Mixed crop prospects after variable winter conditions

​​9 September 2014

After a generally favourable start to the 2014–15 winter crop season, different regional conditions have resulted in mixed crop prospects, according to the latest release of Australian Crop Report by the Australian Bureau of Agricultural and Resource Economics and Sciences (ABARES).

Chief Commodity Analyst for ABARES, Jammie Penm, said while there were favourable conditions in South Australia other regions fared less well.

"The outlook for winter crops in South Australia is positive, reflecting average rainfall during winter and high levels of soil moisture. Generally dry conditions prevailed in many regions of the eastern states and Western Australia," Mr Penm said.

"In New South Wales, seasonal conditions have been highly variable but on average, crop yields are expected to improve from below average yields in 2013–14.

"Seasonal conditions have generally been dry in Victoria over winter, particularly in the major growing regions of the Mallee and the Wimmera. In Queensland, rainfall was below average between May and July but above average in August."

The Bureau of Meteorology's latest three-month rainfall outlook for spring does not indicate a strong tendency for either wetter or drier than normal conditions across the major cropping regions in Queensland, South Australia and Western Australia. In most of New South Wales and parts of central Victoria, conditions are likely to be drier than normal.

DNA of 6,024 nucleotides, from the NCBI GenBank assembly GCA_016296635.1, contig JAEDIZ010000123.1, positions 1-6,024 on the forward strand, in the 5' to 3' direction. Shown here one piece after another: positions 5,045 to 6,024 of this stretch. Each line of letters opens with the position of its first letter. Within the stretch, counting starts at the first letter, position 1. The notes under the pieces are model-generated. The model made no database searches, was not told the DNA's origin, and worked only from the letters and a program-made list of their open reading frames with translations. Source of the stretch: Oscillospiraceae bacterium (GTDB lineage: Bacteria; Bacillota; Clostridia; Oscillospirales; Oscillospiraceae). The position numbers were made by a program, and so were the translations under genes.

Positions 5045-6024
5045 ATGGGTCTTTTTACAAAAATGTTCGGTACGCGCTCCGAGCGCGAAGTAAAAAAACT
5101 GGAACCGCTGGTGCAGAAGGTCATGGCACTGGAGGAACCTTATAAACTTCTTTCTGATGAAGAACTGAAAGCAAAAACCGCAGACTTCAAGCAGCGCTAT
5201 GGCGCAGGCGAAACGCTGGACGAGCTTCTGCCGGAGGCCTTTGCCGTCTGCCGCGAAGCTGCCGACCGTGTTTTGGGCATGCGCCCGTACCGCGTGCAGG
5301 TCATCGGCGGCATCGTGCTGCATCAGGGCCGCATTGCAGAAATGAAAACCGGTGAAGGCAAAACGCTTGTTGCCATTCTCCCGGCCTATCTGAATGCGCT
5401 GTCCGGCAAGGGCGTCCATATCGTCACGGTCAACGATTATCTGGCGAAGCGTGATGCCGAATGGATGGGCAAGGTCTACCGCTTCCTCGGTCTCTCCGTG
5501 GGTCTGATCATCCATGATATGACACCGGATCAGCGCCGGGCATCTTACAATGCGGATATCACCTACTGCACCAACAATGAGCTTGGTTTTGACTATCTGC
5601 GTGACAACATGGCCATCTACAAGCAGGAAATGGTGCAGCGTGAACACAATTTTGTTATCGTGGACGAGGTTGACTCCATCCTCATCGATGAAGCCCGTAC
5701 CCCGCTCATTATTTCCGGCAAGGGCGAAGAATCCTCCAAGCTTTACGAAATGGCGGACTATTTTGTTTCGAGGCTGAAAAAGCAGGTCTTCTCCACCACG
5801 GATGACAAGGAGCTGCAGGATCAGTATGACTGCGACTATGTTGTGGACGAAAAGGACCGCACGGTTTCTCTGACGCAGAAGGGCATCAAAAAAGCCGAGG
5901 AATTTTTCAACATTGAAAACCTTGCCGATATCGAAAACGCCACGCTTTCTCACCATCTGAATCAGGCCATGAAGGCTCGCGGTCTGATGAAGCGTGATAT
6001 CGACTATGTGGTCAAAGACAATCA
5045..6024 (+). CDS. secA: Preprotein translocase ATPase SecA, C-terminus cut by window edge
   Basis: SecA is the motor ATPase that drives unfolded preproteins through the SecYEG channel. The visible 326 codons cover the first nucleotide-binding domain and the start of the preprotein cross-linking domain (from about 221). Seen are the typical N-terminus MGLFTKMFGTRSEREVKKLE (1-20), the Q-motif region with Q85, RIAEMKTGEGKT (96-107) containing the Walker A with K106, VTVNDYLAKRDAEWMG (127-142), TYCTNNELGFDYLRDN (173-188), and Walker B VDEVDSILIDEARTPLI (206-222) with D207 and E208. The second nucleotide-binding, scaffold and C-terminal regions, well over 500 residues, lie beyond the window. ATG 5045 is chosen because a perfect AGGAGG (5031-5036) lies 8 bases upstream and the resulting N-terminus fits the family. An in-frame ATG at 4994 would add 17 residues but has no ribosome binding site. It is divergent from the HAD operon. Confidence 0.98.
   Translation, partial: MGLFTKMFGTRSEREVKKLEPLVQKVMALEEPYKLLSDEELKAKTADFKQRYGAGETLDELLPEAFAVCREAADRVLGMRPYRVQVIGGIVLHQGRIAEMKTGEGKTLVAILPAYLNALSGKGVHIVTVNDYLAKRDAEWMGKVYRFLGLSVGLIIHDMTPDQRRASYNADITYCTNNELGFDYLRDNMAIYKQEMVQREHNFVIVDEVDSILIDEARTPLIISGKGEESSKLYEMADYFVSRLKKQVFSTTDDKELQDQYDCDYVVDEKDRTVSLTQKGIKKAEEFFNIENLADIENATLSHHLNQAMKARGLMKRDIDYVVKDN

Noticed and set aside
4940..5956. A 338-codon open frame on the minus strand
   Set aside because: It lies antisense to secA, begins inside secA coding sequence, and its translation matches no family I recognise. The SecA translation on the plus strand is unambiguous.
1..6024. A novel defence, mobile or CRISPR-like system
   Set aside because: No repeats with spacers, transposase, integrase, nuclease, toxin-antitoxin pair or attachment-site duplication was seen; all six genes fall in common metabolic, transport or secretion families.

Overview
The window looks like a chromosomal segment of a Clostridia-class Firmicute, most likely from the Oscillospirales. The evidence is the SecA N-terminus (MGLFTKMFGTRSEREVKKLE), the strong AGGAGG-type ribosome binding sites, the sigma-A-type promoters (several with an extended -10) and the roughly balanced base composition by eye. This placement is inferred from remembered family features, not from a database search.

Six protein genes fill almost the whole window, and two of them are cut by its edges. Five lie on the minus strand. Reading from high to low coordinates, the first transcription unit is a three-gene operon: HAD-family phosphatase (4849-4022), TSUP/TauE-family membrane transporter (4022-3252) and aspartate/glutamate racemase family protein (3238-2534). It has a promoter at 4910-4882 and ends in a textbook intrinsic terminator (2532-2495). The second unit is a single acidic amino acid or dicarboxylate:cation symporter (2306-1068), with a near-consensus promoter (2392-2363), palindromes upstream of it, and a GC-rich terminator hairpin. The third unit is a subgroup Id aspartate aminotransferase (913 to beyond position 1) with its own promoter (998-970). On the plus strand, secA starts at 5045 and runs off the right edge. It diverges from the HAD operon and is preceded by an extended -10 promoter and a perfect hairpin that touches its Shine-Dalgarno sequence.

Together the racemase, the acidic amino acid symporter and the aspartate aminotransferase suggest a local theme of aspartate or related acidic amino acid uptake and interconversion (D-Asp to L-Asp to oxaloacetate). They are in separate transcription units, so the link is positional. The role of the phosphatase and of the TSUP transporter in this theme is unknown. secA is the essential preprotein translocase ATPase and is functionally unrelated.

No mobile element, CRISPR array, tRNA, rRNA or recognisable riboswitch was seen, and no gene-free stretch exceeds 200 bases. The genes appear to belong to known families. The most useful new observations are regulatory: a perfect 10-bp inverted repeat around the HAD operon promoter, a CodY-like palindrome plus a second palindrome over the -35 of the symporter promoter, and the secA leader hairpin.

"As a whole, Australia's total winter crop production is forecast to fall by 12 per cent in 2014–15 to 38.6 million tonnes, which is a slight downward revision from the ABARES June 2014 forecast," Mr Penm said.

"With major winter crops of wheat, barley and canola forecast to decline in 2014-15, sufficient and timely rainfall during spring will be critical, particularly in areas where soil moisture levels are low."

To view the latest report visit daff.gov.au/abares/publications.

Last reviewed: 4 November 2019
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